The park was devoid of tourists, I reckon it always is. Its attractions, a gazebo named Morisco Kiosk and nearby Museo del Instituto de Geología de la UNAM may not lure busloads of tourists to this residential hood but that certainly does not mean they're not worth a traveler's time. Well at least, we think they deserve attention too.
Across Morisco Kiosk we plopped on a bench and idled for a few minutes whilst our baby Luna napped in my arms. Mindlessly, we watched teensters with Bieber-inspired hairdos skate and bike to and fro. A couple of roving guards took turns looking on, evidently wary of vandals.
When Luna awoke, we lazily rose and approached the gazebo. This freestanding looker made of wrought iron, designed and built by Engineer José Ramón Ibarrola served as the Mexican Pavilion for the 1886 World’s Fair in New Orleans. It's more beautiful up close for one could see the intricate patterns which I assume was inspired by Moorish architecture. Surely looks more Moroccan than Mayan, doesn't it?
Occasionally, performances are held at Morisco Kiosk. That day we weren't expecting any action (except all that kissing action around us) to be witnessed at the park, hence we didn't stick around too long. Our tummies reminded us about that late lunch which slipped our mind anyways. On our way back to the guesthouse, we were hoping to find a street taco stall but stumbled upon Museo del Instituto de Geología de la UNAM instead.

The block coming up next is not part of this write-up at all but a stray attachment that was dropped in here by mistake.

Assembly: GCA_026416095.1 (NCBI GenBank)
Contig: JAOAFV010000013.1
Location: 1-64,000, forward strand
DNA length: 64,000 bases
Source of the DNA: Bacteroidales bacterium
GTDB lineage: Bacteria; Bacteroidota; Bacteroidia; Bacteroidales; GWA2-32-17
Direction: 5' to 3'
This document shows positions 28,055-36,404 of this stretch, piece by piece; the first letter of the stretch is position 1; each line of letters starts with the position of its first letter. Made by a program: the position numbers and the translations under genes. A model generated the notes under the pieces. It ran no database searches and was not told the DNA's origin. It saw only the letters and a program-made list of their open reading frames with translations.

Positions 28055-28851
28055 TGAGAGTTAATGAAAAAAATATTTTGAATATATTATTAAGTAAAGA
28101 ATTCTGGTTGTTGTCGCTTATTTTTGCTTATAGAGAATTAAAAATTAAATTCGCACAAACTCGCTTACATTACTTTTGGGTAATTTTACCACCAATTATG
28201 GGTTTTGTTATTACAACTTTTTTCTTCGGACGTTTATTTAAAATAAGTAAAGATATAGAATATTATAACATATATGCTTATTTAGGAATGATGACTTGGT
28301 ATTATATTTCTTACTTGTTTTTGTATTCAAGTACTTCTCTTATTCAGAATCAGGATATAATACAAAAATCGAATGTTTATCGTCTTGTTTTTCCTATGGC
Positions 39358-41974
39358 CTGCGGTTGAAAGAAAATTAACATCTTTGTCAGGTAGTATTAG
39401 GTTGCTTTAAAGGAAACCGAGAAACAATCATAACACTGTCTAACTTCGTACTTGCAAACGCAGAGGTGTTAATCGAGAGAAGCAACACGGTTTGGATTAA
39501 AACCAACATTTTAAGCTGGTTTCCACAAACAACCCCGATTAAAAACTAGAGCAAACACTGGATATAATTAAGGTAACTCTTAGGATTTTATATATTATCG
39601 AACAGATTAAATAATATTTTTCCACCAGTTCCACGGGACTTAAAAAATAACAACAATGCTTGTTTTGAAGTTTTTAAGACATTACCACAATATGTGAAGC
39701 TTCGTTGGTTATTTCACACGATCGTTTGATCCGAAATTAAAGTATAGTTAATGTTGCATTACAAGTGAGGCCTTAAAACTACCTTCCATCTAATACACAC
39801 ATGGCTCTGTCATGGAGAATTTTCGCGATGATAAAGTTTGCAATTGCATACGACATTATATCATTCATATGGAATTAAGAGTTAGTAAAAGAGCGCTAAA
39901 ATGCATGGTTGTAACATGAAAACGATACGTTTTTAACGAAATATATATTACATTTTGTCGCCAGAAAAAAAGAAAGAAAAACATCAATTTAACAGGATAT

It was near closing time yet nobody prevented us from entering. We weren't asked to pay for admission either. The guard practically shooed us in. I was only expecting to find a few rocks and precious stones, so you could imagine my astonishment when hundreds, maybe even thousands of them unveiled before me as I moved from hall to hall. I even saw a kritosaurus skeletal figure and a meteorite (which we were allowed to touch!). How's that for an awesome exhibit? Again, at least we think so.
Hubby and I took our time reading the labels and info sheets while Luna happily duckwalked, mopping the dusty floor with her pants as she roamed about. Aside from us there were two other visitors, a father and son, on an equally slow pace. The museum can easily burn two hours of a rock enthusiasts' day (*cough* sis-in-law *cough*). We would have stayed that long too if not for our whining tummies.
Somewhere down the road, a couple of tasty tacos were waiting for us.
Round-The-World Trip 2012, Ola Mexico:
Photo Essay: National Museum of Anthropology, Mexico City
Metropolitan Cathedral Of The Assumption of Mary, Ciudad De Mexico
Jade Guesthouse, Mexico City
Prospero Ano Nuevo
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